Appeal from the Order of the Court of Common Pleas of Lycoming County in case of Valentine P. Burchanowski and Mary H. Burchanowski v. County of Lycoming, School District of the Borough of Montoursville, Borough of Montoursville and Calvin L. Clees, Tax Collector, No. 76-0459.
Peter Burchanowski, with him Fine, Eisenbeis, Felix & Burchanowski, for appellants.
No appearance or brief for appellees.
President Judge Bowman and Judges Crumlish, Jr., Kramer, Wilkinson, Jr., Mencer, Rogers and Blatt. Judge Kramer did not participate in the decision. Opinion by Judge Crumlish, Jr. Judge Kramer did not participate in the decision in this case.
[ 32 Pa. Commw. Page 208]
This is an appeal from a decision and order of the court of common pleas holding, inter alia, that a housewife is engaged in an "occupation" within the meaning of The Local Tax Enabling Act. Because of the procedural posture of the case, we do not reach the merits of that holding, but dismiss the appeal as non-justiciable.
Plaintiffs, husband and wife, are residents of defendants Borough of Montoursville, Montoursville Area School District, and Lycoming County. Valentine Burchanowski is employed but his wife, Mary, is not, except as a housewife. In July, 1975, Mary received a bill for occupation and per capita taxes levied by the County and the Borough for the calendar year 1975 and by the School District for the fiscal year 1975-76. The taxes had been levied pursuant to the authority granted the various defendants by
[ 32 Pa. Commw. Page 209]
The Local Tax Enabling Act,*fn1 The Fourth to Eighth Class County Assessment Law,*fn2 and Article VI of the Public School Code of 1949.*fn3 The Lycoming County Tax Assessor includes "housewife" in his list of assessed occupations, and the other taxing bodies use the County's list. In January, 1976, after Mary refused to pay the tax, Valentine was notified that his wages were being attached for the purpose of collecting the unpaid taxes.
Plaintiffs brought this action in equity contending first, that the taxing bodies' resolutions and the Commonwealth's enabling statutes*fn4 providing for collection of a wife's taxes from her husband's earnings, but not for the collection of a husband's taxes from his wife's earnings, violated the Equal Rights Amendment to the Pennsylvania Constitution;*fn5 second, that the ERA was also violated by the taxation of housewives, an exclusively female class, when the list of assessed occupations contained no corresponding category for males; and third, that a housewife is not engaged in an occupation, as that term is used in The Local Tax Enabling Act. The court disagreed with the third contention, holding that a housewife was engaged in an occupation and was, therefore, a proper subject of the occupation tax, but agreed with Plaintiffs that the term "housewife" was a sexually discriminatory one,*fn6 since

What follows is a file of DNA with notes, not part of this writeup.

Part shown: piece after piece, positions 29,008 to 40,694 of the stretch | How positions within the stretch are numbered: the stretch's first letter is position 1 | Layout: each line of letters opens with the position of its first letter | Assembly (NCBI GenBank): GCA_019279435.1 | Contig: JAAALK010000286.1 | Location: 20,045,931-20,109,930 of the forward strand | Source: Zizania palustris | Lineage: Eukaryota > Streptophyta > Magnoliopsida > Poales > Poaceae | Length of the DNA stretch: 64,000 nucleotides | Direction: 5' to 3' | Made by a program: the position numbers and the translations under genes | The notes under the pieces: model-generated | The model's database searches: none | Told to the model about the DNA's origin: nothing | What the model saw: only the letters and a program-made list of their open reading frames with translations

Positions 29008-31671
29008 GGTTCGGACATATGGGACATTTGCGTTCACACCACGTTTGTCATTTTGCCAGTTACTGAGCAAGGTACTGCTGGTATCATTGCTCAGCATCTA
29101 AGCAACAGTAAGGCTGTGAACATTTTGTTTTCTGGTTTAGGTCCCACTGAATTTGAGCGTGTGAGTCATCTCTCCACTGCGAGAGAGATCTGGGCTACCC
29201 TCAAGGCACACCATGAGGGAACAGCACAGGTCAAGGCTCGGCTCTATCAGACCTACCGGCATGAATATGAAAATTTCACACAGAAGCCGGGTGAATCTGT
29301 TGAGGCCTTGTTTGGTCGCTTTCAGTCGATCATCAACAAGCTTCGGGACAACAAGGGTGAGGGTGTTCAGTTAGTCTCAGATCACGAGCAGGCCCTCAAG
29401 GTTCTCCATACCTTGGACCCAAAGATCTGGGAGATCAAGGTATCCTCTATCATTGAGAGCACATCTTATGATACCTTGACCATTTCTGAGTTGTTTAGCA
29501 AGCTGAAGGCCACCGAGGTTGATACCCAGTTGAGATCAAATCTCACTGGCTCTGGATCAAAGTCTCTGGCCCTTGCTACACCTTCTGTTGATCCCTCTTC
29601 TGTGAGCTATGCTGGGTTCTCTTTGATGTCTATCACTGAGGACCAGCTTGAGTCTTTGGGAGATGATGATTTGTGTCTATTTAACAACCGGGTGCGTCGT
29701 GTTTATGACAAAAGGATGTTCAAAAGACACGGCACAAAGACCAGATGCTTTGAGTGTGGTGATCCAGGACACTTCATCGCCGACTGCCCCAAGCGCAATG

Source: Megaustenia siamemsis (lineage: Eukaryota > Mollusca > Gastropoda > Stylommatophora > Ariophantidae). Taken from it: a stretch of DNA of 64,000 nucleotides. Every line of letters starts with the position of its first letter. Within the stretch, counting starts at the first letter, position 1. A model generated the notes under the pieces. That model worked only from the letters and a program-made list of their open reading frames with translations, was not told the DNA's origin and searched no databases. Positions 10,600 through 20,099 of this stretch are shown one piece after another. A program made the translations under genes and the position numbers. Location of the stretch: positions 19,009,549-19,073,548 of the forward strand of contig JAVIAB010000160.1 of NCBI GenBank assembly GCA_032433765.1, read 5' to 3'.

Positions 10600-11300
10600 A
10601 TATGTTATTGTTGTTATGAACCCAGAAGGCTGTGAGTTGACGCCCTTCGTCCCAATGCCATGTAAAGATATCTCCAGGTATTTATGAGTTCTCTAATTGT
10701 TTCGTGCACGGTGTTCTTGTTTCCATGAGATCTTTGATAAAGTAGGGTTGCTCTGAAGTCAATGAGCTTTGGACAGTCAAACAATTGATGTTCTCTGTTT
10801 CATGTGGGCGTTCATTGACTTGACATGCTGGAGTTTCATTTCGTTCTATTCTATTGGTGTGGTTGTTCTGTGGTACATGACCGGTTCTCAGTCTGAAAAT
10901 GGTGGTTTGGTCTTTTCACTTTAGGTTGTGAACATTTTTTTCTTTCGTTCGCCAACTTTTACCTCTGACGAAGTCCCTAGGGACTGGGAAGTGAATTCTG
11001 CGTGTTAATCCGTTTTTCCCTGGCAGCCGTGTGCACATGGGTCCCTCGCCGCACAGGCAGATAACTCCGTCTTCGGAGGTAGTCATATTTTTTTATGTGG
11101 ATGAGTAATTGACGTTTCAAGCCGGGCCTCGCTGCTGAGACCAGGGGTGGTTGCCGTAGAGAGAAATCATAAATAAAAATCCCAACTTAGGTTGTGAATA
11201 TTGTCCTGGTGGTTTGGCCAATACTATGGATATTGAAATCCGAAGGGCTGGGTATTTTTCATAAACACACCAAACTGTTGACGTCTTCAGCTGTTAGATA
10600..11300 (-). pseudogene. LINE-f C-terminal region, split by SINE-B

[ 32 Pa. Commw. Page 210]
in its ordinary usage it applied only to women. The court permanently enjoined the collection of an occupation tax from the classification "housewife" "until such time as the classification is made equally applicable to both sexes." It noted that the discriminatory aspects of the tax classification list and the collection provision could be easily eliminated by amending the resolution. Realizing this, and believing that the only truly permanent relief would be a reversal of the court's ruling that housewife is an occupation, Plaintiffs appealed that single question to us.
We have held, citing a long line of precedent, that, in order for a party to have standing to appeal, he must be aggrieved, i.e., his interest must be immediately, directly and adversely affected by the order appealed from. Cablevision v. Zoning Hearing Board of City of Easton, 13 Pa. Commonwealth Ct. 232, 320 A.2d 388 (1974). When one issue in a case is decided against a party, but the party prevails on the other issues and wins the case in chief, the party cannot claim to have been adversely affected and hence "aggrieved" by the decision; he therefore lacks standing to appeal the single issue decided against him. Clearly, Plaintiffs here won their case below -- the resolutions levying the subject taxes were declared unconstitutional in their application to Plaintiffs, who were thereby freed from the obligation ever to pay the taxes in issue -- i.e., the County's and Borough's occupation taxes for the calendar year ...